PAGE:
• Hands-on History
     
    The research shows that when supplemented with traditional instruction, hands-on learning activities produce a deeper understanding of the curriculum and allow students to take greater ownership and responsibility for their education.
     
    Here are some innovative, hands-on history projects that students in Dr. DeBiasse's United States History classes have completed:
    • Wintering Over, an exhibition produced with the Museum of Early Trades and Crafts
    • Designing Tools, an exhibition produced with the Museum of Early Trades and Crafts
    • Vietnam Memories, a program attended by all juniors and seniors and sponsored by the MHS Educational Foundation. An oral history project completed by AP US History students for the Madison Historical Society grew out of this exhibit.
    • A Celebration of Black History In Madison, a collaboration among USI  students, Drew University and the Madison Historical Society
    • Ellis Island, a trip attended by students in USII, chaperoned by community members who have family ties to Ellis Island
    • Luke Miller Project, a three year research project by students enrolled in USI and conducted in collaboration with the Museum of Early Trades and Crafts, the Madison Historical Society and Hunter Research (Archaeological and Historic Preservation Firm).
    • MHS Hosts State Department Alumnus, Students enrolled in USI and USII participated in US Department of State Hometown Diplomat Program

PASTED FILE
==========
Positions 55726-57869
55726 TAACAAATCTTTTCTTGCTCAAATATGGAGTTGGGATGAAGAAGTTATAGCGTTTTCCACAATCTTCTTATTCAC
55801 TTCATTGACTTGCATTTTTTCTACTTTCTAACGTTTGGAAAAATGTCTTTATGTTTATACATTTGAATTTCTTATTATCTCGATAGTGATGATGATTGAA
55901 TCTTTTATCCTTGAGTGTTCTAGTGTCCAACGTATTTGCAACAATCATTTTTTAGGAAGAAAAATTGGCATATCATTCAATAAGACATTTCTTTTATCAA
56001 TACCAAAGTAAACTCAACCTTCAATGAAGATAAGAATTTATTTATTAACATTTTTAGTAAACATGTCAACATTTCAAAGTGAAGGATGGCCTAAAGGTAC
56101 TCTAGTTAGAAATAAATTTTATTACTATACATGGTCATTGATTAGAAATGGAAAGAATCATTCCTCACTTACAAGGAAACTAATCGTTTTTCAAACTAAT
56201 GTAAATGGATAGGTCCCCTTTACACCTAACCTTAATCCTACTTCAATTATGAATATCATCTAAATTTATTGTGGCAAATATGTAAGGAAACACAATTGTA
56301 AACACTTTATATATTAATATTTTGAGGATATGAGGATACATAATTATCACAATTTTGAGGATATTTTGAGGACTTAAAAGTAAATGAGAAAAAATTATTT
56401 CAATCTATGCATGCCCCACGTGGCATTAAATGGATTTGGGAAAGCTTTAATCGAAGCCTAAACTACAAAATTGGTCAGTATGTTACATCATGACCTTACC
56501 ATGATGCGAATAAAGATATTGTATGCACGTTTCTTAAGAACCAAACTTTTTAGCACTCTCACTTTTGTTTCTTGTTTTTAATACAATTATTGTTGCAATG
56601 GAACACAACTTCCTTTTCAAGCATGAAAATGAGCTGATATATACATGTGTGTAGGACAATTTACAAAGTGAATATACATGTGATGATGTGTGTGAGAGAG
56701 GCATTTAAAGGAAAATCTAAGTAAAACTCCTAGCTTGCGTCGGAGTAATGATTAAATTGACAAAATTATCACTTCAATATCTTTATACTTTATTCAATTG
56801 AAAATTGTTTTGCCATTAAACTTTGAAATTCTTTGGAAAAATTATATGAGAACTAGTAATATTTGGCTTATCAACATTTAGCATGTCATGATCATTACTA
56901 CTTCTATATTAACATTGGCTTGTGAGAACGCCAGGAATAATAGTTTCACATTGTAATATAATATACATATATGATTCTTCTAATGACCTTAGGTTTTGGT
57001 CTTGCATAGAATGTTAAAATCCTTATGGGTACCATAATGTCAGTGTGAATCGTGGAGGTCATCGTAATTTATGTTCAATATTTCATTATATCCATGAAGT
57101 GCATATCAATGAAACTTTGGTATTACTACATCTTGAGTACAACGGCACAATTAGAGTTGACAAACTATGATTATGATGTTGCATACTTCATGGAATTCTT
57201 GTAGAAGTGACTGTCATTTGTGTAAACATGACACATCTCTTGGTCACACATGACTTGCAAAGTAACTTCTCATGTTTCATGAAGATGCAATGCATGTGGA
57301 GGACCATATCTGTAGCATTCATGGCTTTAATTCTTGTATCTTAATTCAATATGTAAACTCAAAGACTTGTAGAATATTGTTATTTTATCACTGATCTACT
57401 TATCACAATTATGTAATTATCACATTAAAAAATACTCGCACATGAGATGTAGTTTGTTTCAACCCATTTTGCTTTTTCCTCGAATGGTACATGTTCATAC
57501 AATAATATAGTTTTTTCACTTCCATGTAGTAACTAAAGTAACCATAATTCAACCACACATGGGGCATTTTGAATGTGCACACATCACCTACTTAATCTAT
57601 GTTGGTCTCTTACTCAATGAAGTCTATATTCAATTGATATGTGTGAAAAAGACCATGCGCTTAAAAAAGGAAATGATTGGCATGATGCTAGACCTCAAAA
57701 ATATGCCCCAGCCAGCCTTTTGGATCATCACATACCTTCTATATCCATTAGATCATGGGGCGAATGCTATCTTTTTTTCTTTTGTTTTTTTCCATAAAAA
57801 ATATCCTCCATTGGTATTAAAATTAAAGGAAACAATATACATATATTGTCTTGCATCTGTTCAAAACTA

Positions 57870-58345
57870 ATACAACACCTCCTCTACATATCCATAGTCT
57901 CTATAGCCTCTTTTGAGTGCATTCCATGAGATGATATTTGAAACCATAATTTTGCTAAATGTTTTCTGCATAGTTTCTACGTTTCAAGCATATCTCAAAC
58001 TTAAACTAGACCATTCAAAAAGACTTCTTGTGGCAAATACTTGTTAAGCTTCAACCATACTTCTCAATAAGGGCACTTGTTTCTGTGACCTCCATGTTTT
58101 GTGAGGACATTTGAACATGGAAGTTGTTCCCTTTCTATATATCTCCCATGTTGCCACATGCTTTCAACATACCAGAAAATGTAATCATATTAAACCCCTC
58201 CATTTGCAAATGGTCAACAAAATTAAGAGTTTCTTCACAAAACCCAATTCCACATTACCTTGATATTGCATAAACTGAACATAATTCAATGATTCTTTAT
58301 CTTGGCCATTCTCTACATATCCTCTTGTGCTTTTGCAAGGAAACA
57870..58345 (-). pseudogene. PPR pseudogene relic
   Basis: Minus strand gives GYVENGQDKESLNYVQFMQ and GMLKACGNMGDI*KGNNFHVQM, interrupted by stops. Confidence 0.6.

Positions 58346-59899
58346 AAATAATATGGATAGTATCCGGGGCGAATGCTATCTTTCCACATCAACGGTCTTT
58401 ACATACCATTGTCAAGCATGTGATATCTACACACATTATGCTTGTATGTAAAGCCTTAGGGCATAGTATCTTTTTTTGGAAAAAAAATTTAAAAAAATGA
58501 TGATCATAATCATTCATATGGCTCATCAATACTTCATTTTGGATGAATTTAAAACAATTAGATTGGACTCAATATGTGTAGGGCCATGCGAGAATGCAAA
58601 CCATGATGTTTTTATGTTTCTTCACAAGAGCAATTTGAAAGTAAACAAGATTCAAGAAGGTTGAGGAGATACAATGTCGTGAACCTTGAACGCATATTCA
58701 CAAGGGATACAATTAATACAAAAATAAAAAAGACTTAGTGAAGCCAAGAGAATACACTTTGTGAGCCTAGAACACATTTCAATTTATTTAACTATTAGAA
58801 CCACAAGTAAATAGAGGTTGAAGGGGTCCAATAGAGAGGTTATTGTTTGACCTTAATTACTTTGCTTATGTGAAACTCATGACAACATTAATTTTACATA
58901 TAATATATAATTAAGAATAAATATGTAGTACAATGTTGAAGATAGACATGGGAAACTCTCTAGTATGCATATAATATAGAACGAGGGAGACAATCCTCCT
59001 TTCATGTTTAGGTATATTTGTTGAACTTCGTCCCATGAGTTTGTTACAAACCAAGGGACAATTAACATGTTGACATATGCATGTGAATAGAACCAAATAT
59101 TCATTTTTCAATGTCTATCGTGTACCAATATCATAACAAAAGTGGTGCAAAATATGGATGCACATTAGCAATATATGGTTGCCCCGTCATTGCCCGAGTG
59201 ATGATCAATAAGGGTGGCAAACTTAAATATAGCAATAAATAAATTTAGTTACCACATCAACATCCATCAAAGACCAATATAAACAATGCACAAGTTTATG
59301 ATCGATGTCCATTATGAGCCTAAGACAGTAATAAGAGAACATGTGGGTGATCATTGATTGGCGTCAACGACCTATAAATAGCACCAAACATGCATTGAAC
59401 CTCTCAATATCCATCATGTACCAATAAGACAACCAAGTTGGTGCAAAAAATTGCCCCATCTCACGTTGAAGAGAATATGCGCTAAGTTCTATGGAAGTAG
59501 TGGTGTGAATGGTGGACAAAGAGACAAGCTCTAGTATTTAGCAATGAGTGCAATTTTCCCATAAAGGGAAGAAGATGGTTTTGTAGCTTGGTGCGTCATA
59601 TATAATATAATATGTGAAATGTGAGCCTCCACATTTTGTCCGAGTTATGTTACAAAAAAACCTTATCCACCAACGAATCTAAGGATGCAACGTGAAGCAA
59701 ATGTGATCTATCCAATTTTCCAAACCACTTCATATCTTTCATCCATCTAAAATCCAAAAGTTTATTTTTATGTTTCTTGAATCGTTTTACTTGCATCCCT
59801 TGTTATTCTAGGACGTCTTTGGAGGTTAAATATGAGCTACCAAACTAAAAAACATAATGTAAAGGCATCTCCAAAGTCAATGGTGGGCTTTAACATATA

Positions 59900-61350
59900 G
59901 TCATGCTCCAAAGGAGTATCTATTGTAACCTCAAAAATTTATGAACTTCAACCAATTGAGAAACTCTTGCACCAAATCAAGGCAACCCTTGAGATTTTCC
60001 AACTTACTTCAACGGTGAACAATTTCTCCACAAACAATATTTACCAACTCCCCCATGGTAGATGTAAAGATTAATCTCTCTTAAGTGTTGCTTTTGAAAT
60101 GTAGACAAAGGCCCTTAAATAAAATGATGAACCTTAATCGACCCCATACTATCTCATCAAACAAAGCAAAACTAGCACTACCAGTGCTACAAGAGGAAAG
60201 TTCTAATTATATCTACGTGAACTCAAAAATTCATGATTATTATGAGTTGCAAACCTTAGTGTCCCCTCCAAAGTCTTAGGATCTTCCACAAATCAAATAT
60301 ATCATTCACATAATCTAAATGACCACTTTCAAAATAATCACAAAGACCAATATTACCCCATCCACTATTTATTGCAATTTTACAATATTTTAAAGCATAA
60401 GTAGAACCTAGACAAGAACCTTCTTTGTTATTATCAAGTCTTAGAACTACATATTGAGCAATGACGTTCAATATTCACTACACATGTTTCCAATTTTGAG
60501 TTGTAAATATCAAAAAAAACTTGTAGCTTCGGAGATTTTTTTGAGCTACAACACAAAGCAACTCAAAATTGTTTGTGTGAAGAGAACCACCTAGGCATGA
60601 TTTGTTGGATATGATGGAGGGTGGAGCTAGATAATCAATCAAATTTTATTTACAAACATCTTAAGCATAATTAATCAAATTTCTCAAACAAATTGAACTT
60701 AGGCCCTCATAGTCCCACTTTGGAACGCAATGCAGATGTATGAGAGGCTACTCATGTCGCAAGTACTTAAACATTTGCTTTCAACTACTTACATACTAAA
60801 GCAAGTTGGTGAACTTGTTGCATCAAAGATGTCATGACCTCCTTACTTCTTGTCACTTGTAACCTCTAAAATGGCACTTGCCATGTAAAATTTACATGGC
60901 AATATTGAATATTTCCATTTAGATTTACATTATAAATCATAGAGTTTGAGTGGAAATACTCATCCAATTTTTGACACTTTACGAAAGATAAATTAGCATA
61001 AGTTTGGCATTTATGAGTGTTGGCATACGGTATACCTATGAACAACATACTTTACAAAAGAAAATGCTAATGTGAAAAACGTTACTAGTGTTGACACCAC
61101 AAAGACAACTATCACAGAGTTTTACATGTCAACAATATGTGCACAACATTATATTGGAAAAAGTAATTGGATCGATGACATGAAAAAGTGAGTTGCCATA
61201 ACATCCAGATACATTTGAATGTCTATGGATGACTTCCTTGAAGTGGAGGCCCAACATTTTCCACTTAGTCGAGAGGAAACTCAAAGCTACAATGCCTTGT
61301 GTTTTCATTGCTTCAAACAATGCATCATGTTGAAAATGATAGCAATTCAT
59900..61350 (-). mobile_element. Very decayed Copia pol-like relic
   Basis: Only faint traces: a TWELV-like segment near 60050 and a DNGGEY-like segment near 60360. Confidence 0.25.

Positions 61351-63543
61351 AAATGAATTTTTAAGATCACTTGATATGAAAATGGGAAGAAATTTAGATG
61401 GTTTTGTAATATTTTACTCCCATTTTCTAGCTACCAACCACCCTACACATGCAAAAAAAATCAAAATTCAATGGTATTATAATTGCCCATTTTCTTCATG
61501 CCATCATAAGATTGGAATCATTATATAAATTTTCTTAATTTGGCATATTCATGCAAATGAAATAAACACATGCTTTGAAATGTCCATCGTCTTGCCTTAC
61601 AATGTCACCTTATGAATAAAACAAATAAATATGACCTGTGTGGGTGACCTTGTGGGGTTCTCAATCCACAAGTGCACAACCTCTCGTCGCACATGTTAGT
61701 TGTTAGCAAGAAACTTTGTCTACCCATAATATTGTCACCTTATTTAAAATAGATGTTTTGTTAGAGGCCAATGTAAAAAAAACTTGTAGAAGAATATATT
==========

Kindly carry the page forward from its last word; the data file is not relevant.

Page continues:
• Issac Gordon Biographical Research Project, an investigation into the fascinating life of a former slave who is buried in Madison's Hilltop Cemetery. This independent study was completed by an MHS senior working under the tutelage of Dr. DeBiasse.
    • Madison French Families Research Project, an exploration by USI classes of significant French emigres who had an impact on the history of our community.
    • Food and Cooking in Early America, research by USI students at the Museum of Early Trades and Crafts on how food was procured and prepared in the early years of the republic.
    • "Promises" Program, an opportunity for World History students to learn first hand about the Arab-Isreali conflict.
    • Mystery Trunk Activity, an interdisciplinary project in collaboration with the Museum of Early Trades and Crafts.
    • Transportation Revolution, a research project completed by USI students exploring 19th century transportation in the United States and New Jersey.
    • Fire Department Coloring Book, a research and art project in which USI students created a coloring book for elementary students which told the story of the Madison Fire Department.
         Each of these projects fostered strong collaboration between local cultural resources, parents, members of the community and students. Many increased opportunities for collaboration within and across high school departments. In each case, students were able to learn deeply, apply knowledge gained in the classroom, and work with their peers to add meaningfully to our collective understanding of our shared past. These projects represent opportunities for enduring educational experiences that positively impact students and the entire local community.